Duo-Glide by Yesterdays Antique Motorcycles (CC BY-SA)

Legendary: The 1958 and 1964 Duo-Glides

In 1958, Harley-Davidson redesigned the FL Hydra-Glide, introducing a rear suspension with a swingarm and twin shocks (hence the "duo" in the name). The original was a gorgeous bike, but the 1964 model, dubbed the Panhead, took it to new aesthetic levels, giving it the functionality — windshield, hard luggage compartments, etc. — of a touring bike.  

1903 — Harley-Davidson
Columbia Tristar/Getty Images

Legendary: 1969 ‘Easy Rider’ Captain America Chopper

Anyone over a certain age will recognize this bike from the film starring Peter Fonda and Dennis Hopper. What many don't know is that the bike in "Easy Rider" was built by Fonda, bike customizer Tex Hall, and actor Dan Haggerty, starting with the base of a 1952 Harley-Davidson Hydra-Glide model that Fonda bought at auction. The Captain America chopper was crashed in the movie's final scene, then rebuilt by Haggerty. It was auctioned off in 2014 with a final bid of $1.4 million. 

Electra Glide
Electra Glide by TR001 (CC BY-SA)

Legendary: 1969 Electra Glide

The Electra Glide supplanted the Duo-Glide in 1966 after Harley introduced an electric start feature (you could still kick start the bike if you were a purist) and the more powerful shovelhead engine. But it wasn't until 1969 that the company introduced the batwing fairing (the aerodynamic shell), a feature that would become standard two years later and synonymous with Harley-Davidson design.  

Related: Epic Motorcycle Rides Across America

FXS Low Rider
FXS Low Rider by Genta (CC BY-NC-ND)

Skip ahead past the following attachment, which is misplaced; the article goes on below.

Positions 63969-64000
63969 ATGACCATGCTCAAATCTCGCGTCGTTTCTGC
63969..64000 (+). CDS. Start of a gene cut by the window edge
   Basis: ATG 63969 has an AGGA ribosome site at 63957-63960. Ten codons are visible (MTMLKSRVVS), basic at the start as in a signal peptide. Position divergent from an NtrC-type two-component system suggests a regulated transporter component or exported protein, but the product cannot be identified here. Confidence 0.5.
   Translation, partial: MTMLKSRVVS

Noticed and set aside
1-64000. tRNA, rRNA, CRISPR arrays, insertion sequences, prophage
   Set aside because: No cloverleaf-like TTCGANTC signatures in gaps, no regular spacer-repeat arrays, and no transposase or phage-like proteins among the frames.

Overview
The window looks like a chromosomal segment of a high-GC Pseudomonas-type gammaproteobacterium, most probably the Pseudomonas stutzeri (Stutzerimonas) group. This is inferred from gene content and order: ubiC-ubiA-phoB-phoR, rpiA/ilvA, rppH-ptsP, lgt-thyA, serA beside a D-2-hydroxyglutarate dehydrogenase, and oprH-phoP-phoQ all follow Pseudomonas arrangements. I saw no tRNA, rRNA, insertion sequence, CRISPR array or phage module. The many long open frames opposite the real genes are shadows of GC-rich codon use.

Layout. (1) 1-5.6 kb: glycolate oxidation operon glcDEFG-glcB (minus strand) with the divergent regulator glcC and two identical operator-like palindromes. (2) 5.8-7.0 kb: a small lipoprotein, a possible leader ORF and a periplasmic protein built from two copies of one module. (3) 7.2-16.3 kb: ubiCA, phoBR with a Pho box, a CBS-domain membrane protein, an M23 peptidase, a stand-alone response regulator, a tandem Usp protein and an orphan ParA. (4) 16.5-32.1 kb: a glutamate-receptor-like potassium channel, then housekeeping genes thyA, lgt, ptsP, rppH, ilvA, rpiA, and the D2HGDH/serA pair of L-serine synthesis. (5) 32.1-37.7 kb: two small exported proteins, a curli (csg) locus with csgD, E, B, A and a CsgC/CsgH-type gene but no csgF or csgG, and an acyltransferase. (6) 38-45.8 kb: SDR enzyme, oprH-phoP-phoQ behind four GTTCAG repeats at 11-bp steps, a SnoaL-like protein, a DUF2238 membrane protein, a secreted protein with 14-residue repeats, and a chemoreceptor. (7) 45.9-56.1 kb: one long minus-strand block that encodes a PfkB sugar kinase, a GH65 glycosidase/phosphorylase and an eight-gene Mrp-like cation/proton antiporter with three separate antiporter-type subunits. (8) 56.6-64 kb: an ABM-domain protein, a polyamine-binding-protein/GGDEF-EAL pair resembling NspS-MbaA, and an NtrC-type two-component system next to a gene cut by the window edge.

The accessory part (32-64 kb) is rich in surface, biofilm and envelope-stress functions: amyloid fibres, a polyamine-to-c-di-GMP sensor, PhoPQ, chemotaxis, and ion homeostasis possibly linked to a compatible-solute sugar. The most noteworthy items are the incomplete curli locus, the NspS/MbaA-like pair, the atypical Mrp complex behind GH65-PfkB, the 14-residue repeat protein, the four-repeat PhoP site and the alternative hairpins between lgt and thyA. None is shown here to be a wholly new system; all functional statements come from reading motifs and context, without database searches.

Legendary: 1977 FXS Low Rider

In production until 2009, with a 2014-2016 resurgence, the Low Rider is a Harley-Davidson contemporary classic. It was introduced in the late 1970s, aimed at the burgeoning aftermarket customization trend. Common modifications included lowering suspensions and adding low-slung seats and pull-back handlebars, so Harley decided to offer bikes with these features straight from the factory floor. In its first year of production, it outsold all other Harley models. 

FLSTF Fat Boy by Thruxton (CC BY-SA)

Legendary: 1990 FLSTF Fat Boy

Even if you've never been on a motorcycle, you've probably heard of the Fat Boy. It was, said a former Harley executive quoted in the Milwaukee Wisconsin Journal-Sentinel, "one of the coolest bikes that Harley ever introduced" and to this day remains one of the company's most iconic models. 

VRSCA V-Rod by Morio (CC BY-SA)

Legendary: The VRSCA V-Rod

Introduced in 2001, this Harley is a drag-racer’s dream, with a high-revving engine and a spin-happy rear tire. When the V-Rod debuted, Motorcycle Cruiser magazine noted that it proved the company didn't just think "outside the box ... it blew the box away." The review went on to say, "The V-Rod certainly doesn't fall anywhere near the various niches Harley has created previously, and it forces us to expand our thinking about what a Harley can be technologically, aesthetically, and functionally."